Confidentiality, Integrity and Availability (CIA)


Confidentiality refers to protecting information from being accessed by unauthorized parties. In other words, only the people who are authorized to do so can gain access to sensitive data. Imagine your bank records. You should be able to access them, of course, and employees at the bank who are helping you with a transaction should be able to access them, but no one else should. A failure to maintain confidentiality means that someone who shouldn't have access has managed to get it, through intentional behavior or by accident. Such a failure of confidentiality, commonly known as a breach, typically cannot be remedied. Once the secret has been revealed, there's no way to un-reveal it. If your bank records are posted on a public website, everyone can know your bank account number, balance, etc., and that information can't be erased from their minds, papers, computers, and other places. Nearly all the major security incidents reported in the media today involve major losses of confidentiality.

So, in summary, confidentiality means something that is secret and is not supposed to Confidentiality ensures that sensitive information is accessed only by an authorized person and kept away from those not authorized to possess them. Everyone has information which they wish to keep secret. Thus Protecting such information is an important part of information security.

Examples of confidential information:

  • Bank account statements
  • Personal information
  • Credit card numbers
  • Trade secrets
  • Government documents

In the event that confidentiality is compromised, it might result in unauthorized access to personal information or even complete loss of privacy!

Examples of attacks that affect confidentiality:

  • Packet sniffing
  • Password cracking
  • Dumpster diving
  • Wiretapping
  • Keylogging
  • Phishing

Ways to ensure confidentiality:

  • Usernames and passwords
  • Two-factor authentication
  • Biometric verification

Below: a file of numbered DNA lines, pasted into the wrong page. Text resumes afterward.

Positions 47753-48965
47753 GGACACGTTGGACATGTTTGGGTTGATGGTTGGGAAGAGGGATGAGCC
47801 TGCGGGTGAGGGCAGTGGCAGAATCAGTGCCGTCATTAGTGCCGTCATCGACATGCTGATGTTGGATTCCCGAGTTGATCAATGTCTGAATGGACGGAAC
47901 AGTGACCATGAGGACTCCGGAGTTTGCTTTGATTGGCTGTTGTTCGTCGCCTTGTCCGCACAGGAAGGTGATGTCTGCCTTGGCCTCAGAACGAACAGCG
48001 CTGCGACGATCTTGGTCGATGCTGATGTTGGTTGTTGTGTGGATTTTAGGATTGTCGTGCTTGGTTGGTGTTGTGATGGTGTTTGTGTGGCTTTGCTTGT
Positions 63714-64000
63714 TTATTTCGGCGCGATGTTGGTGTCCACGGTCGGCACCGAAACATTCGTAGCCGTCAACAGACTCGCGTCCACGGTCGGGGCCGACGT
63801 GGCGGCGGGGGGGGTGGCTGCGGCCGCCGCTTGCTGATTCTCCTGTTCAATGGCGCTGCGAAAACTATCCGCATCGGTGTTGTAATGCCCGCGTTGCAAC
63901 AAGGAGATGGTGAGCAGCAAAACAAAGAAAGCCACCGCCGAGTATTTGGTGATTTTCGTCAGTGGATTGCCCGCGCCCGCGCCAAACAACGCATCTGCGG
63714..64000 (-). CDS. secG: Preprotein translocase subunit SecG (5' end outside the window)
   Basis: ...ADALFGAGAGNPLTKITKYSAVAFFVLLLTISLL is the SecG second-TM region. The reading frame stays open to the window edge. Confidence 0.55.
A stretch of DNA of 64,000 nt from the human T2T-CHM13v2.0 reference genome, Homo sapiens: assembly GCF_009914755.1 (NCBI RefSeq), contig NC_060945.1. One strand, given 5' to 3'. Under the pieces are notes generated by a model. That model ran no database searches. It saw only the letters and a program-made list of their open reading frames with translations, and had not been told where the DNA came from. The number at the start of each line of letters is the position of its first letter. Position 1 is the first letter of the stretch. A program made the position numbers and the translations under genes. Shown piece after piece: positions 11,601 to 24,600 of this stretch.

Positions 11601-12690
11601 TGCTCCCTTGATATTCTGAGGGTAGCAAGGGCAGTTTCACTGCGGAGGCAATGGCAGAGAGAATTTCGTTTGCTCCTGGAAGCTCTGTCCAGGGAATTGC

• Security tokens or key fobs
  • Data encryption


Integrity refers to ensuring the authenticity of information—that information is not altered, and that the source of the information is genuine. Imagine that you have a website and you sell products on that site. Now imagine that an attacker can shop on your web site and maliciously alter the prices of your products, so that they can buy anything for whatever price they choose. That would be a failure of integrity, because your information—in this case, the price of a product—has been altered and you didn't authorize this alteration. Another example of a failure of integrity is when you try to connect to a website and a malicious attacker between you and the website redirects your traffic to a different website. In this case, the site you are directed to is not genuine.

In the context of the information security (InfoSec) world, integrity means that when a sender sends data, the receiver must receive exactly the same data as sent by the sender. Data must not be changed in transit. For example, if someone sends a message “Hello!”, then the receiver must receive “Hello!” That is, it must BE exactly the same data as sent by the sender. Any addition or subtraction of data during transit would mean the integrity has been compromised.

Example attacks that affect Integrity:

  • Salami attack
  • Data diddling attacks
  • Session hijacking
  • Man-in-the-middle (MITM) attack


Availability implies that information is available to the authorized parties whenever required. Unavailability to data and systems can have serious consequences. It is essential to have plans and procedures in place to prevent or mitigate data loss as a result of a disaster. A disaster recovery plan must include unpredictable events such as natural disasters and fire.

A routine backup job is advised in order to prevent or minimize total data loss from such occurrences. Also, extra security equipment or software such as firewalls and proxy servers can guard against downtime and unreachable data due to malicious actions such as denial-of-service (DoS) attacks and network intrusions.

Example attacks that affect Availability:

  • DoS and DDoS attacks
  • SYN flood attacks
  • Physical attacks on server infrastructure

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